IS a PhD in Education not a valid marker of expertise any longer Toby? Let’s compare Mr Rosen’s experience and qualifications in education to Michael Gove’s or Nicky Morgan’s or even yours! But of course neither Gove nor Morgan are bug-eyed ideologues are they? As you well know, this Government (and the previous government) have a long track record of ignoring educationalists and teachers (see how much of the Rose Review was ignored – was it written by “militant socialists”?) and we now have a sickening situation where the tiny number of Free Schools are draining money from established schools and Sixth Form Colleges despite a paucity of evidence that they are either needed or effective (in some cases it has already been demonstrated that they are worse than the existing provision). Toby have you considered why Mr Gove was removed from his job? He had become toxic, it seems the “Blob” had somehow infiltrated the minds of parent voters.

    • Teacher

      A Ph.D in education is ‘a valid marker’ of left wing ideology in education these days. Anyone wishing to educate children rather than indoctrinate them and kibosh their chances in life should steer clear of any state validated educational qualification as the left has a stranglehold on content and delivery.

      • Tubby_Isaacs

        “A Ph.D in education is ‘a valid marker’ of left wing ideology in education these days. Anyone wishing to educate children rather than indoctrinate them and kibosh their chances in life should steer clear of any state validated educational qualification as the left has a stranglehold on content and delivery”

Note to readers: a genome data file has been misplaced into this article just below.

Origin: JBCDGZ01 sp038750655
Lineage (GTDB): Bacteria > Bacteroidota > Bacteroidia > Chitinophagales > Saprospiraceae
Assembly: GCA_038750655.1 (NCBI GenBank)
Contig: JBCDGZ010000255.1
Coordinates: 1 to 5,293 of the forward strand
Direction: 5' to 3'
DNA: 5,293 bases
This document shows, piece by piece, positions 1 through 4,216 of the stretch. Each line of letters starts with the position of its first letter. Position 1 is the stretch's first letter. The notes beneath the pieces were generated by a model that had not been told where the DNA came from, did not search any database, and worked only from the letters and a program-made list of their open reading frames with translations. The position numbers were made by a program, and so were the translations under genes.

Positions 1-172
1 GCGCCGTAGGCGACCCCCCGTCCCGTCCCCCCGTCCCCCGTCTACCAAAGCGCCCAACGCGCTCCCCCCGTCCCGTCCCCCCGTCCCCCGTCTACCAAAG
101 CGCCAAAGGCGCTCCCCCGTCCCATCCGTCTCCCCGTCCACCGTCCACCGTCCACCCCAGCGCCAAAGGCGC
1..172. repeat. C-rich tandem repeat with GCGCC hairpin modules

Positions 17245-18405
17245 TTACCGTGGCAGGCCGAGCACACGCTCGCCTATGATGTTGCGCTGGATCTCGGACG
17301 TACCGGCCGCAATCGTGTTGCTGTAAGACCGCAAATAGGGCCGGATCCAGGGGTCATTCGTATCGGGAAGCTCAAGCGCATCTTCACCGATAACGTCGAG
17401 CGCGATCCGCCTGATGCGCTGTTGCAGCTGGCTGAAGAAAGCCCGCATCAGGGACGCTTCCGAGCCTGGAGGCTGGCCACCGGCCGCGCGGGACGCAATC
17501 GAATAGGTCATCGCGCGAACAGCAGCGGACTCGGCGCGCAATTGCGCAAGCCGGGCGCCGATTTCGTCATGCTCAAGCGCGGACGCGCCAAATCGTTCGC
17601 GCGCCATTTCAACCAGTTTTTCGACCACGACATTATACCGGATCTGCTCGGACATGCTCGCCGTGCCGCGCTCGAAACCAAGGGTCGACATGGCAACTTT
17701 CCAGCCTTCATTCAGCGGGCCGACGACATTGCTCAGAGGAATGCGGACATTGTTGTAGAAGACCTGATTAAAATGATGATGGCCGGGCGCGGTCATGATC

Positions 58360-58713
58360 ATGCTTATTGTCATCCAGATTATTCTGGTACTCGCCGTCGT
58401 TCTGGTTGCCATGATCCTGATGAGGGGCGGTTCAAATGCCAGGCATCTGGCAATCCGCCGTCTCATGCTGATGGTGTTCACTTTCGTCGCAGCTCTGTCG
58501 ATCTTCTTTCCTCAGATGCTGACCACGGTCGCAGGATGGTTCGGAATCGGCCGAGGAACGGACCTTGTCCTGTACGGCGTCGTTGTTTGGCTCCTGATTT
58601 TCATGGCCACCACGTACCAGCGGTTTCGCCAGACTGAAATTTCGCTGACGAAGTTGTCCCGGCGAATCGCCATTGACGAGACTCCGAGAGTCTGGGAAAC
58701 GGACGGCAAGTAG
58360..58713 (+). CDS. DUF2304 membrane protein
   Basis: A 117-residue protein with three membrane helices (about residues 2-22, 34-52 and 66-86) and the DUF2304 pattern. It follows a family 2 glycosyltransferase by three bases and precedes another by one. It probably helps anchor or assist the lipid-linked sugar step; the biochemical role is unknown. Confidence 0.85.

Detailed analysis of the content of PhDs there.

        Young, Gove and his pals are big fans of Oxbridge and the Russell Group. Yet apparently this same Russell Group, when it comes to Education, is apparently teaching left wing rubbish.

      • jimbobenglish

        Would you like to evidence your bizarre assertion that the left has a “stranglehold on the content and delivery” of educational qualifications? I bet you can’t.

        • Teacher

          Of course I can’t. It was only a mischievous and provocative assertion designed to pique. I have no objective evidence which would stand examination by an education ‘expert’, merely 34 teaching years’ worth of personal observation of the left inflitrating schools.

          No one gets on an educational course without talking the talk so the converted are preached to to begin with and then no one is employed if they are not leftward leaning. I have seen a good candidate rejected because she had worked in a grammar school and another for having the temerity to have ‘help’ at home. The educational advisory experts we had in to assess our students and even, God help us, to ‘train’ us were to the left of Karl Marx.

          No wonder. Education is not a fact based discipline like chemistry or physics. Neither is it based on such evidence as historians might interpret. Much of it is based on soft science surveys and is conjectural. Such hard facts as are now being employed such as research on teenage brains are being interpreted in a ludicrously liberal way such as suggesting that teenagers might care to lie around in bed all day and come in late because their poor little brains cannot cope with schooling in the morning! How on earth have theymanaged up to now, I wonder.

          The problem with the stranglehold the left has in state schools, which is definitely being fed through the higher educational system, is that poorer children are disenfranchised by competition with grammar and private school peers who are still being taught through traditional methods:- discipline, knowledge, hard work, high standards.

          • jimbobenglish